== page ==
It’s that time of year when many people, including teenagers and pre-teens, feel tired, irritable, upset, or blue. For many adolescents, it is also a time of academic stress, as the second quarter comes to a close. For older teens, college application season is in full force, which can exacerbate this pressure. You might think it is “normal” for your teen to be moody, especially during the winter when there is less opportunity to go outside for exercise, sports, and other activities. However, for some individuals, this winter “slump” can be severe and may have lasting effects.
Seasonal Affective Disorder (SAD) is a form of depression that can develop from inadequate exposure to sunlight. As you might expect, there are more people who experience SAD in the most northern and southern parts of the world, (e.g., Alaska); however, even people in our area can experience symptoms.
For some individuals, SAD can be a serious issue and shares many signs and symptoms with Major Depression. Understanding your teen’s risk factors for SAD can help you identify symptoms, should they arise. While SAD, and depression in general, is more common in adolescent girls than boys, the symptoms are not exclusive to one demographic. As with many types of mental health issues, the risk of SAD is higher for teens who have a family history and a genetic predisposition (e.g., have a close relative suffering from depression).
According to the National Institute of Mental Health (NIMH), here are some symptoms of SAD to watch for in your teen:
Increased need for sleep, and a lack of energy. Many teens enjoy sleeping in on the weekends, but if your teen is having problems crawling out of bed every day, it may be a sign of SAD.
Change in appetite or weight. Certainly, the fall and winter are times when we typically crave more comfort foods (e.g., sweets and carbs), and the fact that it coincides with so many food-focused holidays such as Thanksgiving, Hanukah, and Christmas adds to this experience. However, it’s important to take note if your teen’s eating habits change drastically during this time.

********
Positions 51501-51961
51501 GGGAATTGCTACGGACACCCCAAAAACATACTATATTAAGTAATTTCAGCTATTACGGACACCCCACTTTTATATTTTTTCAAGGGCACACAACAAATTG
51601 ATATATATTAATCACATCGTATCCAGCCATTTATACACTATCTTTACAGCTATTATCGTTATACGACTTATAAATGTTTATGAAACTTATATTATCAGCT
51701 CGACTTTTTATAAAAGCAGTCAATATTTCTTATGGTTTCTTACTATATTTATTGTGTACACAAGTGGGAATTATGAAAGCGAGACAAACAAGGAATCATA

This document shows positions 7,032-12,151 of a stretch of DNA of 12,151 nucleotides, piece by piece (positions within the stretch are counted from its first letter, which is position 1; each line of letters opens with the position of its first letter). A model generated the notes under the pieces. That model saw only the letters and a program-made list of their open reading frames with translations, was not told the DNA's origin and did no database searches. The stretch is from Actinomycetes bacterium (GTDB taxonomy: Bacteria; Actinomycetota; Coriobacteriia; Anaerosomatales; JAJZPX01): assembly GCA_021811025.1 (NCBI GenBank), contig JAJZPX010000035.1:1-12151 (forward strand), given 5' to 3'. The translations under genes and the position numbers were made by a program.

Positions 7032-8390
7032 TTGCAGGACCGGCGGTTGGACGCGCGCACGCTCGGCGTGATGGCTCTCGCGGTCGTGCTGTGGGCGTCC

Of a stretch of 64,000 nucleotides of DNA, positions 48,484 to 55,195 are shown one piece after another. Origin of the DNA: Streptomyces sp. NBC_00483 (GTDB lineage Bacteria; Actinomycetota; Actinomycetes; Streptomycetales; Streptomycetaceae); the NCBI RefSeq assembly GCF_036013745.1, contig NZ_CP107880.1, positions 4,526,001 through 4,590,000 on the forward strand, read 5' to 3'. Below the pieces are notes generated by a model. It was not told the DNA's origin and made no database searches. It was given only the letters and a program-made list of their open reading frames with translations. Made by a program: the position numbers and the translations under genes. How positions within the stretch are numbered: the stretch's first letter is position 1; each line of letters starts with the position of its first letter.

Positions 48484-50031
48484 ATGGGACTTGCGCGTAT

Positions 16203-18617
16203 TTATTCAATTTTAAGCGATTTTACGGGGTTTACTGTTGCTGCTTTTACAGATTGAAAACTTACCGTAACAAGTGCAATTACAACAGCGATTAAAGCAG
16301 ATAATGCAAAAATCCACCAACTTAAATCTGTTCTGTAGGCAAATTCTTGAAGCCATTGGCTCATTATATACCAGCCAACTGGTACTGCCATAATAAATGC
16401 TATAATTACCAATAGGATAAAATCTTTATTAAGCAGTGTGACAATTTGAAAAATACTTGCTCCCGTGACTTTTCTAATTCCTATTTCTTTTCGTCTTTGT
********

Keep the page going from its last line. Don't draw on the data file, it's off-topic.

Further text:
Irritability. Teenagers often experience moodiness with all of the new hormones surging through their bodies. However, once again, you want to note if it is more extreme, consistent, and/or pervasive.
Inability to concentrate and difficulty completing tasks. Focus and concentration are two of the key ingredients to academic success. If your teen’s grades begin to slip at this time of year, or if his or her teacher asks for a conference to discuss his or her lack of focus and motivation, it may be a sign of SAD.
Problems with relationships, withdrawal from friends, family and social activities. During adolescence, many teens struggle with their relationships. However, for some, these challenges can be more extreme. If you notice a sudden or progressive change in your teen’s social behavior (e.g., an outgoing adolescent who now wants to spend all of his or her time in his or her room), it is important to take note.
A sense of hopelessness, worthlessness, or guilt. When teens experience symptoms of depression, it is often accompanied by feelings of low self-esteem and a sense that they can’t or don’t deserve to feel better. These feelings are important and may be red flags for a mood disorder.
The aforementioned symptoms appear to increase seasonally during the fall and winter. January and February are often difficult times for individuals with SAD or related symptoms. It has been dark for several months and the holiday rush is over, with seemingly little to look forward to in the upcoming weeks or months.
Over a few months, the lack of light and the increased symptoms of depression can lead to feelings of hopelessness, and a general sadness about life. There are many cases where SAD leads to depressive symptoms that can extend into the rest of the year. Furthermore, untreated depression can get worse over time. In extreme cases, a teen can begin experiencing suicidal thoughts, a serious threat to their welfare.
As with any mental health issue, it is important to seek appropriate treatment and support. If you are concerned about your teen’s mood or behavior, do not hesitate to contact me for assistance. I look forward to working with you and your child to provide solutions and support. Please don’t hesitate to call me at 703-825-0502.
Shira Gottlieb, Psy.D., Licensed Clinical Psychologist
Dr. Gottlieb is a licensed clinical psychologist. She received her B.A. in psychology, with a minor in neurobiology, from Harvard University, and her Psy.D. from the George Washington University. Dr. Gottlieb utilizes an integrative approach to therapy, incorporating both CBT and Family Systems techniques. Treatment goals are discussed with the child/adolescent and family, and are developed with the individual child's needs in mind. For more information on Dr. Gottlieb please visit her website at http://www.gottliebchildpsych.com/